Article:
One little-known fact about me is that I love stage performance. Musicals, concerts, plays, improv shows, you name it, and there’s a chance I’ll either enjoy it or give it a shot. Hell, I even played the Monkey King in my high-school drama club’s performance of The Jungle Book. Shoujo☆Kageki Revue Starlight is simultaneously a love letter to and a scathing critique of Japanese Takarazuka performance and the stage more generally. Taking liberal influence from Kunihiko Ikuhara’s style of deliberate repetition, countless symbols and extended metaphors, and avant-garde approaches to filmic and animetic storytelling, Revue Starlight’s remarkable direction has cemented Tomohiro Furukawa as my favourite up-and-coming anime director. Moreover, the show’s deconstruction of the inherently destructive and combative nature of Takarazuka – in which one female performer reigns supreme as the Top Star – resonates as eternally culturally relevant. Karen’s wish to stand upon the stage alongside, not above, her fellow performers is a poignant rebuttal to the notion that performative art in general needs a “top star,” a central figure.
More striking, however, is how Revue Starlight implicates and critiques the very act of watching art. The show’s giraffe character remains a perplexing, yet intriguing figure. With the last-minute reveal that he is a stand-in for the audience and our insatiable expectations for something more, Revue Starlight suggests that the most destructive part of performance is not in the space between the performer and the stage, but in the space between the performer and the audience. We are the creators of the stage and its ultimate destructors, unsatisfied until we receive what we deem to be the “best” ending.
As someone who wants to make his living off analyzing media – film and anime, specifically – Revue Starlight strikes me in how it actively invites criticism and then criticizes back. Our endless pursuit for narrative perfection, for deep and enriching stories of growth, death, and rebirth ultimately dictates the art itself. Revue Starlight is my favourite anime of 2018 from a narrative and thematic standpoint through how it pushes the boundary of what anime is and who becomes the arbiter of art. It takes the themes of togetherness and legacy in Violet Evergarden and My Hero Academia and, in many ways, reconstructs them: through togetherness, we can destabilize the legacies that bind us.
The show that most impacted me, however, requires us to return the year’s beginning. 2018 revolved around the interplay of personal and collective growth, how we reconcile with a fundamentally unstable self amidst an everchanging world, and how our bonds with others sustain that reconciliation. As Violet Evergarden was exploring these themes through the lens of the fear of freedom and the impacts of loss, another show furthered this notion by taking us to the ends of the Earth. It is there, in the ice and snow, that we find what we need to begin that movement beyond the Earth’s end – to A Place Further than the Universe.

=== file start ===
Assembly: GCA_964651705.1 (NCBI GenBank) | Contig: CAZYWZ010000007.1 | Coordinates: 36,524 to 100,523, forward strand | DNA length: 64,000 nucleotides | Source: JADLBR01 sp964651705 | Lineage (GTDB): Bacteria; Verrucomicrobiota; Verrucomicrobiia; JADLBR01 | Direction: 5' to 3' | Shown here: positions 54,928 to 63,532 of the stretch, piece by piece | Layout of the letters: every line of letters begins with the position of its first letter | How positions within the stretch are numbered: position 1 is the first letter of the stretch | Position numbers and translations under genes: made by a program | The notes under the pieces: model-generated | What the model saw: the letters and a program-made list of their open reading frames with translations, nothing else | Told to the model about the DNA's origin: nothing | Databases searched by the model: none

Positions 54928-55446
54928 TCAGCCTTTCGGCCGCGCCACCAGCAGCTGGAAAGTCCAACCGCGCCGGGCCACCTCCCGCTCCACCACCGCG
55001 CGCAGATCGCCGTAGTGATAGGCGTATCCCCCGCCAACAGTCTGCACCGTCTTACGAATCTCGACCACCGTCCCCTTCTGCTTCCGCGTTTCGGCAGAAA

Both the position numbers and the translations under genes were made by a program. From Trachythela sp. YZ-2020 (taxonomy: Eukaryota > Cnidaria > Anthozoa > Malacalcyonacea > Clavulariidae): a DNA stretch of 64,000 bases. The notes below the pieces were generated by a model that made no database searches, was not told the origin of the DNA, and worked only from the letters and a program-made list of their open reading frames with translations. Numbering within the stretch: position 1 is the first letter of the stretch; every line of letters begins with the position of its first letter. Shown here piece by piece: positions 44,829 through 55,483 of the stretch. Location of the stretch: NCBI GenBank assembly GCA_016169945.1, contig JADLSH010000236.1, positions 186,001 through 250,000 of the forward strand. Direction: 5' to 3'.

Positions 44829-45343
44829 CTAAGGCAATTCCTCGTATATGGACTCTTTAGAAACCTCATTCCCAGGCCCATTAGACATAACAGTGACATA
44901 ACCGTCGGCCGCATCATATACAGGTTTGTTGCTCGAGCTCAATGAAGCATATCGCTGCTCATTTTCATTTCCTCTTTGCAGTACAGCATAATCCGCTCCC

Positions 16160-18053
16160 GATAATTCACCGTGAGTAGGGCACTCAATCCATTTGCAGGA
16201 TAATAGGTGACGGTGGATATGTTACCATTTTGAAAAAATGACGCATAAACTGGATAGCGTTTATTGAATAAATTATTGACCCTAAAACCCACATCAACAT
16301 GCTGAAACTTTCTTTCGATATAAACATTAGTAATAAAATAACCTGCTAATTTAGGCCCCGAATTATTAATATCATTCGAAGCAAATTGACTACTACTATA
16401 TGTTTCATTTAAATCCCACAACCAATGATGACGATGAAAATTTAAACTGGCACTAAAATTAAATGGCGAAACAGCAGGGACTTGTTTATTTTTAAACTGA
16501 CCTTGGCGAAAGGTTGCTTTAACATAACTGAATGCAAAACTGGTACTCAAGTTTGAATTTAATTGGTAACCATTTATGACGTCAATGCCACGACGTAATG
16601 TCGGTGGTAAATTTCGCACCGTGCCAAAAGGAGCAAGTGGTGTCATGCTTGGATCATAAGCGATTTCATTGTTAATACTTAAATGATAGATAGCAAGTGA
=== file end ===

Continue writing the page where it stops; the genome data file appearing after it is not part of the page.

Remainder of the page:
A Place Further than the Universe is a show of catharsis. It is about the costs of catharsis and the interrogation of what comes after. For Himari and Shirase, it is the lack of a definitive answer that marks personal progress. It is in its conclusion that Universe best embodies what makes 2018 so special. In reconciling with her late mother, in finding the laptop full of unanswered messages, Shirase finds the closure she needs to move forward. The process itself is painful, symbolized by the incredible journey she and the other girls undergo to arrive where they need to be. Along the way, we discover and rediscover ourselves, how much we’ve lost along the way and what fills in those new spaces. By Universe’s finale, those spaces remain open. Himari, Shirase, Hinata, and Yuzuki grow into genuine friends, but their personal journeys remain very much in their infancy. We are always already at the precipice of something else, and Universe reminds us that that is okay. It is the reassurance I needed when it aired, and it is the reassurance I need now. Rather than see perpetual liminality as something unsatisfying, A Place Further than the Universe asserts it as something admirable – it signals the space we need to become who we are.
I struggle to even write about A Place Further than the Universe. So rare is it that a show affects me on such a personal and emotional level that I have trouble distancing myself enough to examine why I love it so much. Yet, I think that’s what the show’s themes reflect. We can’t distance ourselves from the things we truly love; we can’t grow unless we directly and deliberately seek out and embrace what defines us. In that embracing, we flourish, we blossom, we begin anew. We travel to the end of the universe, and we go beyond. Himari’s affirmation of “doing something amazing” and Shirase’s reckoning with her grief illustrate the degrees to which we need to journey to beget genuine change within ourselves, but they also represent our inherent inability to separate ourselves from those things that make us. It is only after experiencing Antarctica, after “finding” her mother, that both girls can see who they were and who they are now. Their futures are unknown, as are mine and yours, but in that unknowingness is the same electricity that we find at the end of Violet Evergarden, in Izuku’s tears, in Touko’s self-fragmentation, and in a now-everchanging Position Zero.
Where do we go when the paths before us are infinite? In 2018, I didn’t have an answer to this question. In 2020, I still don’t. But I’m okay with that. 2018 was a year of reigniting my passions and embracing them with newfound and fervent love. I carry that love with me into writing this piece, into finding myself simultaneously beyond the universe and earthbound, knowing that I have further to go yet.